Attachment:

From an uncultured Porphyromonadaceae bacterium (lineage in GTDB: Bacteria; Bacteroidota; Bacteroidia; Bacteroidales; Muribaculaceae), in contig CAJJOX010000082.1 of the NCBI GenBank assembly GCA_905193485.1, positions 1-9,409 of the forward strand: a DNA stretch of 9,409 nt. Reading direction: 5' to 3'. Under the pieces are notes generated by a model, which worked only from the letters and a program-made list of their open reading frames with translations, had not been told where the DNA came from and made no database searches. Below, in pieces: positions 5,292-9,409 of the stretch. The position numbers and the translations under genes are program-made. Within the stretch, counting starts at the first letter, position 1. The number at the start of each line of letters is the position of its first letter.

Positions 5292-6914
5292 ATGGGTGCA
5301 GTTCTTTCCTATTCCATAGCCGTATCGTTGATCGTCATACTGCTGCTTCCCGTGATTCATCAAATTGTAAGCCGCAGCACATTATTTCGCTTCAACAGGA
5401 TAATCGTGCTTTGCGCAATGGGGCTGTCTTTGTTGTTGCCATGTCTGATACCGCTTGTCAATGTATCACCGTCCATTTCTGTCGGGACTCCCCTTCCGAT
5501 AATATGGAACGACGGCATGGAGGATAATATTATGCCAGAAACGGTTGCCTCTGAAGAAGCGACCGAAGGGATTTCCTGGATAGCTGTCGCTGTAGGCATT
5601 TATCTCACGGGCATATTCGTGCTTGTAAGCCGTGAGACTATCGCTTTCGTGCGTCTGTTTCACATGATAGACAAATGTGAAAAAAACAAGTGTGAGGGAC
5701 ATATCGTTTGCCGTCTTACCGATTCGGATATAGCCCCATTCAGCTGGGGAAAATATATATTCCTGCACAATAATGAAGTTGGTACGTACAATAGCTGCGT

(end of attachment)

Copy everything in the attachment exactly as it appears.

From an uncultured Porphyromonadaceae bacterium (lineage in GTDB: Bacteria; Bacteroidota; Bacteroidia; Bacteroidales; Muribaculaceae), in contig CAJJOX010000082.1 of the NCBI GenBank assembly GCA_905193485.1, positions 1-9,409 of the forward strand: a DNA stretch of 9,409 nt. Reading direction: 5' to 3'. Under the pieces are notes generated by a model, which worked only from the letters and a program-made list of their open reading frames with translations, had not been told where the DNA came from and made no database searches. Below, in pieces: positions 5,292-9,409 of the stretch. The position numbers and the translations under genes are program-made. Within the stretch, counting starts at the first letter, position 1. The number at the start of each line of letters is the position of its first letter.

Positions 5292-6914
5292 ATGGGTGCA
5301 GTTCTTTCCTATTCCATAGCCGTATCGTTGATCGTCATACTGCTGCTTCCCGTGATTCATCAAATTGTAAGCCGCAGCACATTATTTCGCTTCAACAGGA
5401 TAATCGTGCTTTGCGCAATGGGGCTGTCTTTGTTGTTGCCATGTCTGATACCGCTTGTCAATGTATCACCGTCCATTTCTGTCGGGACTCCCCTTCCGAT
5501 AATATGGAACGACGGCATGGAGGATAATATTATGCCAGAAACGGTTGCCTCTGAAGAAGCGACCGAAGGGATTTCCTGGATAGCTGTCGCTGTAGGCATT
5601 TATCTCACGGGCATATTCGTGCTTGTAAGCCGTGAGACTATCGCTTTCGTGCGTCTGTTTCACATGATAGACAAATGTGAAAAAAACAAGTGTGAGGGAC
5701 ATATCGTTTGCCGTCTTACCGATTCGGATATAGCCCCATTCAGCTGGGGAAAATATATATTCCTGCACAATAATGAAGTTGGTACGTACAATAGCTGCGT